But who exactly is mired? Perhaps this new toy isn’t selling as well as you’d like, because many people have made a conscious “choice” which the OECD and its constituent governments disagree with. As a business, I rely on the Internet every day and, when I go home, I find it occasionally useful for other information, including some aspects of my children’s homework needs. I have used broadband and, yes, it downloaded my email at a blistering pace. I was able to receive the 94% spam content so much quicker: but this has no effect on the speed at which I can read. I could load web sites in an instant.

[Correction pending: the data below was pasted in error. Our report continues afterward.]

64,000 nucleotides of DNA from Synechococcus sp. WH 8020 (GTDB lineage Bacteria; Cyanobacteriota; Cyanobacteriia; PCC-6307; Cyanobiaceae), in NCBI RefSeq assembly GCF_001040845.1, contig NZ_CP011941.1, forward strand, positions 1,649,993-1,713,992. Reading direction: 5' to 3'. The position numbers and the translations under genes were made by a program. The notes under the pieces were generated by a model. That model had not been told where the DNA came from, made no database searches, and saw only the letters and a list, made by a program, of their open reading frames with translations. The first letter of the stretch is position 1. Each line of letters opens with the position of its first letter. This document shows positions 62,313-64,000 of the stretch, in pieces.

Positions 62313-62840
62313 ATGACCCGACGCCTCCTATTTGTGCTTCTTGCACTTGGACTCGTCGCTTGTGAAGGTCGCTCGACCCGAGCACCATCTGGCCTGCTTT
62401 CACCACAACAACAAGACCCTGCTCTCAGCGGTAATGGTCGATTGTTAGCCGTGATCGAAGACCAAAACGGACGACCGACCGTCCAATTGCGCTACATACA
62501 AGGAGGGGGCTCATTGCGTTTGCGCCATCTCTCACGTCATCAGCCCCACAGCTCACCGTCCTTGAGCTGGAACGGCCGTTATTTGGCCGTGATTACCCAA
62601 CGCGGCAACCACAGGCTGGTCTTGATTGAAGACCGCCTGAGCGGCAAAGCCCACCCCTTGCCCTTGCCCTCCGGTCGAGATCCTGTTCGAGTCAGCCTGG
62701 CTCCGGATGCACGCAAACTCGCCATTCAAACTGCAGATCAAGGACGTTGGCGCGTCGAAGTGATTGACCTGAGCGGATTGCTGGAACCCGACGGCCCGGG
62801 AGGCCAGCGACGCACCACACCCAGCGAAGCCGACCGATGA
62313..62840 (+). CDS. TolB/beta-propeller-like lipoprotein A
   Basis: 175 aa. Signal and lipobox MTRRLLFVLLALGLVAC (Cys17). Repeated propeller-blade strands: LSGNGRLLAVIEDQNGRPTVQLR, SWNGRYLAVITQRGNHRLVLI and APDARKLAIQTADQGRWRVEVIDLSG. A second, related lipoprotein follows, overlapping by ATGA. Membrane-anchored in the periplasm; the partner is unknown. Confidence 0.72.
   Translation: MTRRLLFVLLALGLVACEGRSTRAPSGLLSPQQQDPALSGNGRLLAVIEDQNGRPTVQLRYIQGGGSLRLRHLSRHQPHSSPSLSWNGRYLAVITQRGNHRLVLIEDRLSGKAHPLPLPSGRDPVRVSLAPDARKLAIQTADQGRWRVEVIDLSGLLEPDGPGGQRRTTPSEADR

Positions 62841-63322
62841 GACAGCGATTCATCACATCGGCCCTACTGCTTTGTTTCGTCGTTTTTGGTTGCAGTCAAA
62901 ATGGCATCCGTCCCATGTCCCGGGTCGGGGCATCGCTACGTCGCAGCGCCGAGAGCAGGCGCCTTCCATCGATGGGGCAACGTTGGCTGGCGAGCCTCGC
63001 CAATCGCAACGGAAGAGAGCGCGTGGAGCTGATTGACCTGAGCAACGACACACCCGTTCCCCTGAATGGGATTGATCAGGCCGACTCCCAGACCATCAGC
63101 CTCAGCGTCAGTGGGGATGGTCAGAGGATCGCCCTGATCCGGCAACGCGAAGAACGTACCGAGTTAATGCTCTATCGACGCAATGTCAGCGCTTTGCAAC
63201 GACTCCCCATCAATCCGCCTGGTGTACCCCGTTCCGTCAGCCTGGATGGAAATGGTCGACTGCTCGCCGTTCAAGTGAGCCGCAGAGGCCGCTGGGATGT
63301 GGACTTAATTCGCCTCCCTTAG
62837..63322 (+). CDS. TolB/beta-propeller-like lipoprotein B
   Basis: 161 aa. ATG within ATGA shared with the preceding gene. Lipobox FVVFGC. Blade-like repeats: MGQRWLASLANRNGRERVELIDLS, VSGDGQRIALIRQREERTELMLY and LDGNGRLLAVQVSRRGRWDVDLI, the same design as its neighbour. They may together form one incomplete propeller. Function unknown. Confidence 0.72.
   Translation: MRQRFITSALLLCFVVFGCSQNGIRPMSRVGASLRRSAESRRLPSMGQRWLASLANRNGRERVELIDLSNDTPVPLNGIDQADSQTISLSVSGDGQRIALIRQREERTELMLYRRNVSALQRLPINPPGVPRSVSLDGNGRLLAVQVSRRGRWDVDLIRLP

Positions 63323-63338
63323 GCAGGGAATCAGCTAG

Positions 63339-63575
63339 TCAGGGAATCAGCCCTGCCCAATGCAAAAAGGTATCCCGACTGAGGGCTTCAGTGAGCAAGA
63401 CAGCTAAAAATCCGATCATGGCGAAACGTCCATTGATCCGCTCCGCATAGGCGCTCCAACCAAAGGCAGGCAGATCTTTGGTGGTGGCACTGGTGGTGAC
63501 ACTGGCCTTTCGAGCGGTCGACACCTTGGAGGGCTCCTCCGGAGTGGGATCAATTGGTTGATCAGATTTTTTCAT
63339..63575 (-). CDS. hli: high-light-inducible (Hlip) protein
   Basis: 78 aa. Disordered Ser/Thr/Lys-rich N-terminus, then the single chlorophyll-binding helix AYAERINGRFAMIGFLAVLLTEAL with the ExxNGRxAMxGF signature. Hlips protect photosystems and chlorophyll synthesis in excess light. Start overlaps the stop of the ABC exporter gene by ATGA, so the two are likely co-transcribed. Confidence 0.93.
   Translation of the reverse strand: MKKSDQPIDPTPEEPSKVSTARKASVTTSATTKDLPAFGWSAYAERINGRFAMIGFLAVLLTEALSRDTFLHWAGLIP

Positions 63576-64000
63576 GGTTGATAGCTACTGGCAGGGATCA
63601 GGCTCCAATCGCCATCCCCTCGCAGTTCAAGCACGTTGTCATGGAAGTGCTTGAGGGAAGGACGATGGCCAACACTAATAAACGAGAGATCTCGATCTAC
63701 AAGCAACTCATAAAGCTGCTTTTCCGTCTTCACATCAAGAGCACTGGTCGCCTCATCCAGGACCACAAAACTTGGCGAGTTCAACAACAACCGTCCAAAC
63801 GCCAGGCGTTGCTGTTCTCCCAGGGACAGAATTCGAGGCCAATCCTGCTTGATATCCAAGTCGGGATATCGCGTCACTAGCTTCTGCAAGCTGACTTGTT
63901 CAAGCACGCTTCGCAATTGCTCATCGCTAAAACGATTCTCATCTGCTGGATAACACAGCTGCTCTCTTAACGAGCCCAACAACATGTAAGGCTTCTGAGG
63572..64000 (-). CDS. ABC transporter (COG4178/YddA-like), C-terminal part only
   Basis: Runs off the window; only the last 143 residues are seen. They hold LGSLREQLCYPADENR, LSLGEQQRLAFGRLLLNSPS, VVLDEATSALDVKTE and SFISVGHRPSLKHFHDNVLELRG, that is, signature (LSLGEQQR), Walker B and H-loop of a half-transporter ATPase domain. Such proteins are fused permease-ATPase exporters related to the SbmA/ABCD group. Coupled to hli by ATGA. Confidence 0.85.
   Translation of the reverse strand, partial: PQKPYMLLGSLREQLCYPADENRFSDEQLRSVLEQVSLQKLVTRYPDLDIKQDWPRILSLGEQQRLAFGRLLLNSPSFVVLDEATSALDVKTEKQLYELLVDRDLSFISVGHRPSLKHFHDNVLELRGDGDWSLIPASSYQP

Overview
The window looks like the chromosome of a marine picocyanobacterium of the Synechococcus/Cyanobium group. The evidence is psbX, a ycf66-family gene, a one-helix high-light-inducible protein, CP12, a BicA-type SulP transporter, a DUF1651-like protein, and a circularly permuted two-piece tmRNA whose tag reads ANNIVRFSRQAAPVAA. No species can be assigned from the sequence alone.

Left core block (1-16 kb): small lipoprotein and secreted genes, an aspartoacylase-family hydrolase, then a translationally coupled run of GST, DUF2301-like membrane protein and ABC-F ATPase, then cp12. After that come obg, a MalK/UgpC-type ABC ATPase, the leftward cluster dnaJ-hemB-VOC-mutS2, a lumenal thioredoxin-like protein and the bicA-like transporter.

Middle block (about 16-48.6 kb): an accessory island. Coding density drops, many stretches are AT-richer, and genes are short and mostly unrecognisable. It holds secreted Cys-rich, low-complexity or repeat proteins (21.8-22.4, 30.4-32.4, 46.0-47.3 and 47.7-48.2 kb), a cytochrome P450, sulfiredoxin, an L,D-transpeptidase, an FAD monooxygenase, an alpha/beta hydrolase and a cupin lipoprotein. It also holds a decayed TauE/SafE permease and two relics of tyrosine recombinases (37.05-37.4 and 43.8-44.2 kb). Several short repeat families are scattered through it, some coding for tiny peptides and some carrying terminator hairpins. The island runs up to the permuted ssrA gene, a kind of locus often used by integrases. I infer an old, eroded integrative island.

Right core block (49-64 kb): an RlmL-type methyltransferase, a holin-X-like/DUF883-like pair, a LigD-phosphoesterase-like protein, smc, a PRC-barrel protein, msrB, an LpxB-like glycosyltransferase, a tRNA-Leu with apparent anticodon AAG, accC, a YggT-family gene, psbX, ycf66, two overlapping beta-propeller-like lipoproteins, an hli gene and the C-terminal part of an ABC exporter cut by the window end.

How does this improve my quality of life? It doesn’t. Broadband makes things faster, not better. I am sure there are those who find it useful. But “useful” does not equal “necessary”, and many of us have no desire to speed up our lives more than is “necessary”. Why should the invention of ADSL require me to change the pace of my life to suit the profit motives of communications companies or policy objectives of governments? How does the ability and pressure to do more work in the same time and for the same pay benefit us as individuals or achieve a more harmonious and equitable society?
This was written and sent via DOS. Wired? Yes! Mired? I don’t think so.
—David Coleman, Editor & Publisher, HAZNEWS, London, UK
©OECD Observer No 242, March 2004